This weekend, in North London’s Trent Park was the scene of what was supposed to be a day of winding back the clock and enjoying some of the world’s finest RnB and HipHop musicians. The lineup read like a who’s who from back in the day; Fat Joe, Blackstreet, Mya, Horace Brown, Bobby V, Eve, Jon B, Tony Touch & Fatman Scoop were all set to perform at Metrofest.
With lockdown rules lifting across the country and various restrictions for international travel still in place, there was always a risk that an international artist may not make it into the country or fall ill and test positive for COVID. This is the risk one takes with organising a festival during these times. Did this have an impact on Metrofest? Read on and find out.
A few days out from the event, Eve cancelled citing ‘unforeseen circumstances’. Cancellations happen, it’s just a part of the industry. Other artists that travelled to London from USA had arrived days earlier and were quarantining in various hotels in London (as far as we know).
Fast forward to Sunday, the weather was holding out, the ground was soft and not too much of a mud fest and the crowd was building after the event opened 90 minutes later than it was supposed to, with very little warning to those already arriving on site at the original 11am opening time.
As I arrived mid afternoon, there was still a fairly sized line of people waiting to get in via the General Admission entrance. As I entered the festival grounds, Horace Brown hit the stage and belted out his big tracks like ‘One for the Money’ & ‘Things we do for Love’. Horace is pretty chill and was great live, his soulful voice played out over the sound system and pulled in a huge crowd. Next up was Mya, whom a good number in the crowd came to see.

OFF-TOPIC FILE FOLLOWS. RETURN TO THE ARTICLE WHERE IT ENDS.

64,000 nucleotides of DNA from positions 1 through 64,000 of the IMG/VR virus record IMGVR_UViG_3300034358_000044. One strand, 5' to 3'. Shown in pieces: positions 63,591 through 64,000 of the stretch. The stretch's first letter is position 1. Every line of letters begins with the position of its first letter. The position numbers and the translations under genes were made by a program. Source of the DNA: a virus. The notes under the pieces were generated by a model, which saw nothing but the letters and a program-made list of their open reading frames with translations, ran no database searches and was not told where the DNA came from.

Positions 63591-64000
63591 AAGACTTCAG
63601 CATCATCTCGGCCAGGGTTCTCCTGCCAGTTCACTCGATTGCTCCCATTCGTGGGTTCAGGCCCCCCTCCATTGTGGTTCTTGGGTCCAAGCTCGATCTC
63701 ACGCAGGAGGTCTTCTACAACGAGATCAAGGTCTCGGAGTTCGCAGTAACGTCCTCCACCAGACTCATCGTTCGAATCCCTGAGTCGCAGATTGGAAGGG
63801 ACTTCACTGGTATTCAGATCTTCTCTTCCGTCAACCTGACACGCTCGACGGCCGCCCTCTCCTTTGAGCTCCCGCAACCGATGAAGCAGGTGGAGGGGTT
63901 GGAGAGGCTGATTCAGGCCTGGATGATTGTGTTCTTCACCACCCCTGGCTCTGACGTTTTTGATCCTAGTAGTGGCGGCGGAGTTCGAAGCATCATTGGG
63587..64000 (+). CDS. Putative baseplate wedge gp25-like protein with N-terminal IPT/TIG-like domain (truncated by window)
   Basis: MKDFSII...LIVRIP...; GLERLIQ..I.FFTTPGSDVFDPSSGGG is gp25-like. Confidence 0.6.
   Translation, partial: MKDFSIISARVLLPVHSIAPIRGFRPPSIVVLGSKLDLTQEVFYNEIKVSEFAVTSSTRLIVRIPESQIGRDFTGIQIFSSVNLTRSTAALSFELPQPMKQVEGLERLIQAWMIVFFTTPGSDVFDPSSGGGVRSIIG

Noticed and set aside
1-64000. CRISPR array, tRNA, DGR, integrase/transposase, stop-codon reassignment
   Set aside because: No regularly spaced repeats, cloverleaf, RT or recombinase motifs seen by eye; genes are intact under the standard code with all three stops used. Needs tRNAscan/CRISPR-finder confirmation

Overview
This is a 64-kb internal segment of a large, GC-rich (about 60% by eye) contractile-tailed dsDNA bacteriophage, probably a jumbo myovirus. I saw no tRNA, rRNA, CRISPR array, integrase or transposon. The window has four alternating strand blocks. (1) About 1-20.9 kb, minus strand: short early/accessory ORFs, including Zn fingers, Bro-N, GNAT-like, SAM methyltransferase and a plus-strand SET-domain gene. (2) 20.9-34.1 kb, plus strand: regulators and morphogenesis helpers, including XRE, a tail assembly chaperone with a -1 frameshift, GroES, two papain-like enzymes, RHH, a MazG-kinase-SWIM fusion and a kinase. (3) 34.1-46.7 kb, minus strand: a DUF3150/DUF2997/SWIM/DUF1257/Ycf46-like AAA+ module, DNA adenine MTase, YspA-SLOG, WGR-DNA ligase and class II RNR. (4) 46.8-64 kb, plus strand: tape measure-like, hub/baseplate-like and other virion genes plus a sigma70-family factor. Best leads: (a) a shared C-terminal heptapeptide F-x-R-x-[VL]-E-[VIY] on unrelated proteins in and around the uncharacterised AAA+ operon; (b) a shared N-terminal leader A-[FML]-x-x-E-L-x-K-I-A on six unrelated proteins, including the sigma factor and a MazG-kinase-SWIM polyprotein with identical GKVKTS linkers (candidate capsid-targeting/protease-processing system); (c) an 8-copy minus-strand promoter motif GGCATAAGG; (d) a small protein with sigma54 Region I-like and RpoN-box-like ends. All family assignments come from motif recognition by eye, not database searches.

We waited patiently for the transition but the minutes turned to hours and there was no sight of Mya, a DJ was playing music on the main stage trying to keep a nervous and anxious crowd entertained. During this time, there was no official message or comms from the organisers that anything was changing.
Jon B was supposed to be on at around 5pm, but that time came and went. Bobby V and Blackstreet were up next but again, there was no sight of these artists on the main stage. Fatman Scoop was supposed to be hosting the main stage for most of the afternoon, but he also was not seen until late into the evening.
You could sense the frustration of the crowd, some who had travelled from various parts of the country, drove hundreds of miles, spent money on trains and accommodation to see their favourite old school artists. With just a DJ on the main stage for a large part of the afternoon, the noise from the restless crowd grew louder.
Eventually Fatman Scoop turned up and hit the stage to bring the crowd back to life as he got the crowd to join in on tracks like ‘Be Faithful’, before Jon B then arrived, almost 3 hours after he was scheduled to perform. Performing a short set full of classics including ‘Are U Still Down’, ‘Someone to Love’ & ‘Dont Talk’, he quickly left the stage before the nights headliner Fat Joe took over.